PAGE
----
As I said, you don't have to like all these policies to recognize them as significant changes to the world President Bush inherited in 2001. I've left off things like Bush's rallying the nation after September 11, since the impact of that is rather subjective, and I've left aside here as well Bush's groundbreaking endorsement of a Palestinian state, since little enough has come of that. I've probably forgotten a few other things, perhaps some of them quite important (I wasn't sure where to rank the African AIDS initiative or his decision on stem cells). And admittedly, there are a number of other Administration priorities that have gone undone or unfinished - not just faith-based initiatives and "Clear Skies," but private social security accounts, negotiations with North Korea, support of democracy in Iran, a constitutional amendment on same-sex marriage, an overhaul of immigration policy, more substantial provisions on school choice and medical savings accounts, judicial appointments, tort reform, and drilling in ANWR.

But the overall record is one that's highly consistent with Bush's carefully cultivated image as a guy who sets priorities and makes things happen. It requires an astonishing suspension of reality to describe this as no record at all.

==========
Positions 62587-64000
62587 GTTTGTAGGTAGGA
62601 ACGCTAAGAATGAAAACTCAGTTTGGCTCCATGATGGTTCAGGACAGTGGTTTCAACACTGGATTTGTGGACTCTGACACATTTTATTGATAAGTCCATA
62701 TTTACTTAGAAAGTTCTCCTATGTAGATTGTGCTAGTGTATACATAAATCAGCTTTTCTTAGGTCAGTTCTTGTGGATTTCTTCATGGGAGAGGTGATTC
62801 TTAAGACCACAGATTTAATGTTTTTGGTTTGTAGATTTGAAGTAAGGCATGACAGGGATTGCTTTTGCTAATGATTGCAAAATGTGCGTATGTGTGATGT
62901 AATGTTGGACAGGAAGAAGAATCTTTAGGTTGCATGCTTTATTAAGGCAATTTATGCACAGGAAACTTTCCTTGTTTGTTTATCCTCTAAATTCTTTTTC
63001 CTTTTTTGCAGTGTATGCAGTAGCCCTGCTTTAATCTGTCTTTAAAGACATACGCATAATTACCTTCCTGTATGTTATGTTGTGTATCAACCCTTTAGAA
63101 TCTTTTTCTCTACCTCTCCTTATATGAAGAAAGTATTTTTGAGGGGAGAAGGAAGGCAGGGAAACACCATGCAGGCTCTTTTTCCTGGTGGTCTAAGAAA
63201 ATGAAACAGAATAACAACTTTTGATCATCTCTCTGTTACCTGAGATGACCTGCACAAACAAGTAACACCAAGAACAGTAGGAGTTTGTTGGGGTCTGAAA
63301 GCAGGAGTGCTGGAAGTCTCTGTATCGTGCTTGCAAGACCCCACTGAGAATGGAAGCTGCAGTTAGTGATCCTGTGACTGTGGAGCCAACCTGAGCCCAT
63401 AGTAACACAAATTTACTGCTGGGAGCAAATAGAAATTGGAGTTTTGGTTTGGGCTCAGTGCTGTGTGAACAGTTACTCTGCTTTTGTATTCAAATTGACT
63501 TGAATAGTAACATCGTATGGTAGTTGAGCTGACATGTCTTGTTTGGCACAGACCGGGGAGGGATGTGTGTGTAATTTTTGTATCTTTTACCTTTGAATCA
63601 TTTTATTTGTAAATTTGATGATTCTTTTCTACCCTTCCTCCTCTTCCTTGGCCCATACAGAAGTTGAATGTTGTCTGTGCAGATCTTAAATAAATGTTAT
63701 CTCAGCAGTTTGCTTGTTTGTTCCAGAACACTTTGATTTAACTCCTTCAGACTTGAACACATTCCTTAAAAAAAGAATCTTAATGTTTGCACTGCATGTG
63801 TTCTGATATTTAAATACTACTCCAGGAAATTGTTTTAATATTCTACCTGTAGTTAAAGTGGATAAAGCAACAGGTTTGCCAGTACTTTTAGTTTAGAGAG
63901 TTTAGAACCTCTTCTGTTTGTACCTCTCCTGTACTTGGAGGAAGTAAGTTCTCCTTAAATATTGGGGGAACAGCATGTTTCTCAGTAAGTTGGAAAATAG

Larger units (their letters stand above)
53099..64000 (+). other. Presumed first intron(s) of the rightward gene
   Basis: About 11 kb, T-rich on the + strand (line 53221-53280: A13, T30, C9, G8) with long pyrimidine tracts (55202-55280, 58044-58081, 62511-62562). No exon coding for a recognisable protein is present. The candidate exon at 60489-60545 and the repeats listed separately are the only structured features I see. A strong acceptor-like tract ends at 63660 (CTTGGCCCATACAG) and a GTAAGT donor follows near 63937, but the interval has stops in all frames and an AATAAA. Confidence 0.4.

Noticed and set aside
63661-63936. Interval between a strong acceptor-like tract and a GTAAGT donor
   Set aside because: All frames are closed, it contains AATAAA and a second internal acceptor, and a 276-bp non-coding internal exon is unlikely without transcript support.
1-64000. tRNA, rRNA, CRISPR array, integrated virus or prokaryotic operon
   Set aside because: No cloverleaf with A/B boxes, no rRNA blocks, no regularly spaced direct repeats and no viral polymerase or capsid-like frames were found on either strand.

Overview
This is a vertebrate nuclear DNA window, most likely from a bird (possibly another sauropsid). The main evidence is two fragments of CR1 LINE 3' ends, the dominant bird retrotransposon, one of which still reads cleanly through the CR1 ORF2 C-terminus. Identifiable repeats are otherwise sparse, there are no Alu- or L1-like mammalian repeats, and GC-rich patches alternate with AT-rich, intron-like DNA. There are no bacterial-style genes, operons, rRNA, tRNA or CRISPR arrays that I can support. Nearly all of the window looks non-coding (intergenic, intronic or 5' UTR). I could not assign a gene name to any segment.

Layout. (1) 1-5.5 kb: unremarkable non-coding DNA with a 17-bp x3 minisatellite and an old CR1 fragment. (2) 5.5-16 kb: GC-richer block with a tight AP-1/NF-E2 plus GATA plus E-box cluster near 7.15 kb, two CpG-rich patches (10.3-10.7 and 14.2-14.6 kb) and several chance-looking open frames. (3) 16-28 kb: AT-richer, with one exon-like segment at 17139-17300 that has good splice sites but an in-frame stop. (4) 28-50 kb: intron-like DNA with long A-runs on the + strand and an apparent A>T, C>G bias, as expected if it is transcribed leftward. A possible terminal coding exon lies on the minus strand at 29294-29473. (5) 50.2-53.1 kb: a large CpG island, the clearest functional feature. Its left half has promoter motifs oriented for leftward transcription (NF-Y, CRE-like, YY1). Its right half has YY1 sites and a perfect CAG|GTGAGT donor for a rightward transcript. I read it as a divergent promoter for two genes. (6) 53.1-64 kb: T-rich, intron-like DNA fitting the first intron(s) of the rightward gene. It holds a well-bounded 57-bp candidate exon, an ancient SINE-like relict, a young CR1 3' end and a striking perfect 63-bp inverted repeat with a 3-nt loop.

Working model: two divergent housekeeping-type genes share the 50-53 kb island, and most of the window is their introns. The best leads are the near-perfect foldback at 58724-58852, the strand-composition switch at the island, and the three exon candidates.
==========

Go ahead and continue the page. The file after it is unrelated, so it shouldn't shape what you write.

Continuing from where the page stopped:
UPDATE: The commenters have some good suggestions for additions to the list. Also check the further discussions at Blogs for Bush and Right Wing News.

Posted by Baseball Crank at 7:04 AM | Politics 2004 | Comments (15) | TrackBack (3)

I know it is partly covered with Iraq and Afghanistan, but I always include how many tyrants have been removed from power (or made to see the light). The Taliban, gone. Saddam, gone. Charles Taylor, gone. Aristede, gone. And Qaddafi, contrite and cooperative.

Posted by: Gerry at May 18, 2004 8:18 AM

At risk of setting off a tinderbox -- there simply was no compelling reason to go to war in Iraq. Afghanistan was an absolute necessity, but it's becoming increasingly clear in the last year that

a) there were no weapons of mass destruction in Iraq
b) there weren't even precursors thereto
c) the entire chain of reasoning for the Iraq war was simply flawed and based on a complete and willful misreading of the evidence.

And outside of that, how many of these things you list are profoundly bad if not downright awful? The Medicare Prescription Bill -- vote buyiing at its rankest! The Patriot Act -- hand over your liberties and we'll give you security -- Not! (In fact, all that's done is to make the buggers in office more brazen. Patriot II leaked and the Administration denied it immediately.) God, I could go on and on. 90% of what Bush has done in office is to create larger and hungrier bureaucracies. A Democrat couldn't have done more damage.